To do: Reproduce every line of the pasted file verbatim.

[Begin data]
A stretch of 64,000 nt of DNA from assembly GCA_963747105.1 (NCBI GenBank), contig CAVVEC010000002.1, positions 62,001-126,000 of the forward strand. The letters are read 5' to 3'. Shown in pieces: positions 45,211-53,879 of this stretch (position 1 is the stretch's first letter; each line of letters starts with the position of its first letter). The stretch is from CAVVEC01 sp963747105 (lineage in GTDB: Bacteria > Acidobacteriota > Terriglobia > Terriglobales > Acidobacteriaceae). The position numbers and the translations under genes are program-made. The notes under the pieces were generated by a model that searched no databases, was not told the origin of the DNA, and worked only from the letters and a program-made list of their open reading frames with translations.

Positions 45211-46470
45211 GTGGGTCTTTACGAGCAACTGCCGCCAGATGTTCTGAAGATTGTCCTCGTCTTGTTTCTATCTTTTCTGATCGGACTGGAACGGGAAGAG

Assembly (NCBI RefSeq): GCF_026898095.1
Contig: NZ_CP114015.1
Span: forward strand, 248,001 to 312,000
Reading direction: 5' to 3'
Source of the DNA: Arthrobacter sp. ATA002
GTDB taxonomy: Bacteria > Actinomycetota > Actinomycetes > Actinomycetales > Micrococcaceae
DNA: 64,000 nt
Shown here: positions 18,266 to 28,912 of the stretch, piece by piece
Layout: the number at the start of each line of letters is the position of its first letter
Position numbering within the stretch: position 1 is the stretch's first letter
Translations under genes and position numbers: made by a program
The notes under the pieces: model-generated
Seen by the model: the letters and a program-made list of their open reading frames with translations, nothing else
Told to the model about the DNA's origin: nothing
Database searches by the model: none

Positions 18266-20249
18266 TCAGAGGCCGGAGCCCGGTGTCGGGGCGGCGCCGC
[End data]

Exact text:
A stretch of 64,000 nt of DNA from assembly GCA_963747105.1 (NCBI GenBank), contig CAVVEC010000002.1, positions 62,001-126,000 of the forward strand. The letters are read 5' to 3'. Shown in pieces: positions 45,211-53,879 of this stretch (position 1 is the stretch's first letter; each line of letters starts with the position of its first letter). The stretch is from CAVVEC01 sp963747105 (lineage in GTDB: Bacteria > Acidobacteriota > Terriglobia > Terriglobales > Acidobacteriaceae). The position numbers and the translations under genes are program-made. The notes under the pieces were generated by a model that searched no databases, was not told the origin of the DNA, and worked only from the letters and a program-made list of their open reading frames with translations.

Positions 45211-46470
45211 GTGGGTCTTTACGAGCAACTGCCGCCAGATGTTCTGAAGATTGTCCTCGTCTTGTTTCTATCTTTTCTGATCGGACTGGAACGGGAAGAG

Assembly (NCBI RefSeq): GCF_026898095.1
Contig: NZ_CP114015.1
Span: forward strand, 248,001 to 312,000
Reading direction: 5' to 3'
Source of the DNA: Arthrobacter sp. ATA002
GTDB taxonomy: Bacteria > Actinomycetota > Actinomycetes > Actinomycetales > Micrococcaceae
DNA: 64,000 nt
Shown here: positions 18,266 to 28,912 of the stretch, piece by piece
Layout: the number at the start of each line of letters is the position of its first letter
Position numbering within the stretch: position 1 is the stretch's first letter
Translations under genes and position numbers: made by a program
The notes under the pieces: model-generated
Seen by the model: the letters and a program-made list of their open reading frames with translations, nothing else
Told to the model about the DNA's origin: nothing
Database searches by the model: none

Positions 18266-20249
18266 TCAGAGGCCGGAGCCCGGTGTCGGGGCGGCGCCGC